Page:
University offers academics cash for hitting recruitment targets

UCU brands University of Bolton incentive scheme, which could see programme leaders paid thousands of pounds, ‘just wrong’

July 7, 2016
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Round ’em up: leaders of top-enrolling courses can gain financial rewards

Senior academics at a post-92 university are being offered cash rewards potentially worth thousands of pounds if their courses meet or exceed recruitment targets.

The University of Bolton’s student recruitment incentive scheme was described as “just wrong” by the University and College Union, which is concerned about the impact of monetary inducements on the admissions process.

Details of the initiative, seen by Times Higher Education, reveal that leaders of undergraduate courses that recruited 15 or more students last year will be eligible for a reward of £1,000 if they match the 2015 figure this autumn. For courses that signed up fewer than 15 students in September, the target is to hit 15 for the first time.

Then, for each additional student beyond the threshold, programme leaders will receive an additional £200, in the case of full-time students, and £100 for part-time students.

A similar scheme will operate for postgraduate courses, but with a baseline threshold of 10, not 15.

Further incentives are on offer to leaders of courses that reached what Bolton terms “platinum” status in 2015: 40 or more students in the case of undergraduate programmes, and 20 or more for postgraduate courses. Leaders who achieve platinum status again in 2016 will receive a £2,000 payment, plus £200 per additional student.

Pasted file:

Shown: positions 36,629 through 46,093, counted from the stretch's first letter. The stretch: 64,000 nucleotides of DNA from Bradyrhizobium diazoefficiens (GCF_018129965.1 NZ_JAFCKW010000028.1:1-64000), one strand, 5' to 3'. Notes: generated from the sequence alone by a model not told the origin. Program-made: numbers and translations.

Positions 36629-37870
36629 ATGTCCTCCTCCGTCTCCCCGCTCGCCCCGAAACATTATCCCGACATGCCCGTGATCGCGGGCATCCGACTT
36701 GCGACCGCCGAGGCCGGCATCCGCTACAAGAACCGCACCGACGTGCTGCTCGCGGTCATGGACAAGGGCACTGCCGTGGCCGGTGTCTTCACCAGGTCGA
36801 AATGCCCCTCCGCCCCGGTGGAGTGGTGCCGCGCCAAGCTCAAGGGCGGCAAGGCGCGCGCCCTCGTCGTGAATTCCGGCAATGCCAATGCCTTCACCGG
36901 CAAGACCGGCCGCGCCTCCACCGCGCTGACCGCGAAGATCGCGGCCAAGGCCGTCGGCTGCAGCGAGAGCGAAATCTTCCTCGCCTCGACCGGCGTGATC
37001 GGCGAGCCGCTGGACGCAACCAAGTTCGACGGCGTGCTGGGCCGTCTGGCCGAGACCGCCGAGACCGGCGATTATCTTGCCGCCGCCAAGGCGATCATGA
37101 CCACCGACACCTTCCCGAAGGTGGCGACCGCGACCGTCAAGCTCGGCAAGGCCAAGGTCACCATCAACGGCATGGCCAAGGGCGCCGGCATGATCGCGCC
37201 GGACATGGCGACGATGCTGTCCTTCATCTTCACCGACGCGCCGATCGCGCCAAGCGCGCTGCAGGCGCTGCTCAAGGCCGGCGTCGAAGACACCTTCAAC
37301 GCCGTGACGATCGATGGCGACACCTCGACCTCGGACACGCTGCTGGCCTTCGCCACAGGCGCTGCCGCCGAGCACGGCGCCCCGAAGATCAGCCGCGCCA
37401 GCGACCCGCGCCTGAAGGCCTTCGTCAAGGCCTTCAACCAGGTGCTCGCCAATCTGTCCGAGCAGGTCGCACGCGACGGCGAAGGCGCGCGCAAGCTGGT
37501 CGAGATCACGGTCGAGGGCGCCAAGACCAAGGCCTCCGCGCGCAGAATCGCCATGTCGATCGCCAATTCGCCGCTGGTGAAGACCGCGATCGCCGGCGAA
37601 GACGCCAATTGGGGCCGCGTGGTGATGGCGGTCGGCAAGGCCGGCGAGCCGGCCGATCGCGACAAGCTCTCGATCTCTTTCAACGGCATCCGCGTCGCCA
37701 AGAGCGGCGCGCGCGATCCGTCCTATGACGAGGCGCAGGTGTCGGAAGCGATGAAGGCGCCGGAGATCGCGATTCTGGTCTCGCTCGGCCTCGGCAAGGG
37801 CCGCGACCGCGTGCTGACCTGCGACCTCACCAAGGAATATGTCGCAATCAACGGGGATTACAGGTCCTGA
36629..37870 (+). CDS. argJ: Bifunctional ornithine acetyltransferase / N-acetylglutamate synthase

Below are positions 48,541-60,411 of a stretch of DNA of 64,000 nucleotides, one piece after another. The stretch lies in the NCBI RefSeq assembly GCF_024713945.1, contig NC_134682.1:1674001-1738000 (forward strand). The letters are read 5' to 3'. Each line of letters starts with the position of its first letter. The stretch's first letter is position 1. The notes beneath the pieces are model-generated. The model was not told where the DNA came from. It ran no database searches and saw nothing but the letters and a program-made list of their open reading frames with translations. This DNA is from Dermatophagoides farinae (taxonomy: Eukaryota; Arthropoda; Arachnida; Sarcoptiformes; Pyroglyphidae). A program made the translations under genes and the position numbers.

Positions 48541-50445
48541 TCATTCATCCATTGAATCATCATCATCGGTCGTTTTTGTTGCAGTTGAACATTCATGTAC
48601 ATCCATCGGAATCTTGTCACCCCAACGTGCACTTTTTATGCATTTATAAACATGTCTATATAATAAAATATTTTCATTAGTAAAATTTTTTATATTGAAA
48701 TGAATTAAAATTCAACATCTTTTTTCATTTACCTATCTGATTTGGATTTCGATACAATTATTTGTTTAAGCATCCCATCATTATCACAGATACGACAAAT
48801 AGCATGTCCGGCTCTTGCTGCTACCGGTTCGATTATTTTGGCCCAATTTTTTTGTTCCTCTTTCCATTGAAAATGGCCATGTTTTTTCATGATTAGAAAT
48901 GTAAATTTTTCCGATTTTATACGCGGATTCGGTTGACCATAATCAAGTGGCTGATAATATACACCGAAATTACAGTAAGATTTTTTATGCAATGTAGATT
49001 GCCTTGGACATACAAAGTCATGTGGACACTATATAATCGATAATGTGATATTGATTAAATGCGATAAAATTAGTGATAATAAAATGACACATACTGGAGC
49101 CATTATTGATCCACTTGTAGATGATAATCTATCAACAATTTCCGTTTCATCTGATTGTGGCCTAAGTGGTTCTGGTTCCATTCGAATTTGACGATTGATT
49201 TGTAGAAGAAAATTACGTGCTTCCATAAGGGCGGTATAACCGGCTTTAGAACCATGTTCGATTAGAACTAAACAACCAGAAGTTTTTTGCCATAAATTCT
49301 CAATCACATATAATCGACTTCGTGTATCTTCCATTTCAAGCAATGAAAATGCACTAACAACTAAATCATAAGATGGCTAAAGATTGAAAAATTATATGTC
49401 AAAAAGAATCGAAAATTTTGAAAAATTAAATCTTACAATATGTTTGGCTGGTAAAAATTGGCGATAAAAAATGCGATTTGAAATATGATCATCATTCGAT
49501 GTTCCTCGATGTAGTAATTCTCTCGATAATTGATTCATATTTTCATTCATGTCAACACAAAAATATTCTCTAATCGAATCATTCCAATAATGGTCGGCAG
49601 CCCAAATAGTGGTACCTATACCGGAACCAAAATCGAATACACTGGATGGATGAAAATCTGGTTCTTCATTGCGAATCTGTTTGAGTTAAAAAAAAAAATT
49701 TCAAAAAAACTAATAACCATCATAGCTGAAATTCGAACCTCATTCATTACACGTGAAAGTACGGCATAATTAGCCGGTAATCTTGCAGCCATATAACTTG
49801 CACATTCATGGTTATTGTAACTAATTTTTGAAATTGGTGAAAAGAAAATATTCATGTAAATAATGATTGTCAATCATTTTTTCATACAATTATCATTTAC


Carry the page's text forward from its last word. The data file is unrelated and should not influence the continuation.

In all cases, programme leaders will be eligible to share half their total bonus with other academics “who have been directly responsible…for the increase in student numbers”.

Bolton also plans to recognise all the academics working on the programme with the most improved recruitment year-on-year by giving each of them an iPad.

Martyn Moss, a regional official for the UCU, said that the Bolton scheme would be illegal in the US. He questioned what the focus on academic employees said about the university’s faith in admissions teams.

“We are unhappy with the idea of staff being given blatant financial incentives to help bring in more numbers; this is just wrong,” Mr Moss said. “We would rather student recruitment is based on students and courses finding a match that ultimately suits them best.

“We also have faith in professional recruitment staff being best placed to do this.”

According to Ucas figures, Bolton recruited 1,630 undergraduates after the uncapping of student numbers in 2015, up 140 per cent compared with a decade before but below 2011’s high of 1,685.

Spending at the university hit the headlines last year when it paid about £100,000 to take all 700 of its staff for an overnight stay in the Lake District to attend a staff development programme hosted by George Holmes, the vice-chancellor.

A Bolton spokesman said: “The university is piloting innovative ways, both financial and non-financial, to reward staff that are actively engaged with student recruitment in excess of agreed targets. These arrangements are over and above normal pay arrangements.”

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